Image Scripting with Clojure, on Raspberry Pi

There has been scripting chances with Clojure for some time, mostly with boot.clj or lein-exec , but it always fell the startup time of the JVM was getting in the way of actually enjoying and wanting to do scripting in Clojure.

Now more recently Closh, and Inlein have been proposing some interesting things that can be put into action on little raspberry pies.

Scripting in Clojure

As far as scripting goes, I like where Closh is heading. Closh is like a Clojure shell, where both Clojure and shell commands can be used for easy files manipulation.

For example, once you have downloaded the jar file and execute it, you can write shell code like this:

echo hi | (clojure.string/upper-case)

where “echo hi” is standard bash coding, and the pipe | redirect to direct clojure conversion.

You can also interact and pipe output of shell commands direclty into collections using |> instead of |.

$ ls * | (clojure.string/upper-case)
ls * |> (clojure.string/upper-case)

Output can then simply be manipulated, and transformed using pretty standard clojure.

But using a different shell all together may nice on a local machine, but on a remote server might be harder to put in place. So, here’s come Inlein.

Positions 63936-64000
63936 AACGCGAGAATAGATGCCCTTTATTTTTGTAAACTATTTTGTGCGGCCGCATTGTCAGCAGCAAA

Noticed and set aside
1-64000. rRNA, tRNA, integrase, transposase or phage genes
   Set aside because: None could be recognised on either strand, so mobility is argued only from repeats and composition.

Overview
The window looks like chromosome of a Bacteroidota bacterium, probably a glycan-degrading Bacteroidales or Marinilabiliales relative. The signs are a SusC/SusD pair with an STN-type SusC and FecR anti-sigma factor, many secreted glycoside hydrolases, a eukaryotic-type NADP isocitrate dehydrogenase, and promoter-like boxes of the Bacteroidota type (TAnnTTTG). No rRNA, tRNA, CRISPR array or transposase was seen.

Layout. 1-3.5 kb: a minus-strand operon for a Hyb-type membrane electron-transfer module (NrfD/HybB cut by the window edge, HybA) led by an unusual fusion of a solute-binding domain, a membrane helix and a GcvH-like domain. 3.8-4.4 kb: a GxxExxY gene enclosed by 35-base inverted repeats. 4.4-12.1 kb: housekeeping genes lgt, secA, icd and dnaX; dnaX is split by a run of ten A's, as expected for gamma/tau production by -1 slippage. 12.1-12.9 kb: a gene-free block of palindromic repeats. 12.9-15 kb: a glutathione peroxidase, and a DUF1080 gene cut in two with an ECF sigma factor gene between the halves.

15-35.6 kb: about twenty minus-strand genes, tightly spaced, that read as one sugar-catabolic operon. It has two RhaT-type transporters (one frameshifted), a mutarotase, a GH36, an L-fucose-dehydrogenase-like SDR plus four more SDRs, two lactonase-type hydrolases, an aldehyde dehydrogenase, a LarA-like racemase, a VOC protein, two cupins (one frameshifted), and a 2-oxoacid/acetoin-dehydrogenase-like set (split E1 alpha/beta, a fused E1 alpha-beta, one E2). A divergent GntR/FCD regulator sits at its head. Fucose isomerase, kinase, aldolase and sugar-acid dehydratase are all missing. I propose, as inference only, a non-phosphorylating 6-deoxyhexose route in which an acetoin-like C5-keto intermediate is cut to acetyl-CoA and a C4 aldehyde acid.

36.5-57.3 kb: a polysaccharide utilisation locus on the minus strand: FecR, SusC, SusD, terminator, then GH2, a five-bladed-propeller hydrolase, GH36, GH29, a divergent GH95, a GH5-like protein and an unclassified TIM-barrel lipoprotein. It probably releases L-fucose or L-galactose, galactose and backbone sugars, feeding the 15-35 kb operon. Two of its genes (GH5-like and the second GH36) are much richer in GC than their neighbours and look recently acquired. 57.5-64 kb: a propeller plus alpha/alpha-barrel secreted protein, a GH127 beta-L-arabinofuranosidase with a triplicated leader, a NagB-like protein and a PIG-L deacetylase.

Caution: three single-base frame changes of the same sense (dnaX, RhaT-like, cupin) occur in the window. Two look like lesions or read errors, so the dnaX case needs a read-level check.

Inlein: easy scripting in Clojure

Inlein, simply said, runs a daemon dedicated to executing some Clojure code. Inlein also handles dependencies so you can use external libraries easily a-la-groovy-grape.

The main inlein script can be retrieved from the download page, and if you can come from a new device install, this is actually the only thing you need to get started with Clojure Scripting, so no clojure download, nor Lein download strictly required, although of course, those will be handy for other things.

After usual permission tweaking, the inlein executable can be used simply via inlein on the terminal.

inlein is a tool to handle Clojure scripts with dependencies

Usage: inlein [--run] file [args...]
       (to run a clojure script)
   or  inlein --task [args...]
       (to run an inlein task)

Several tasks are available:
--deps               Retrieves the dependencies for a script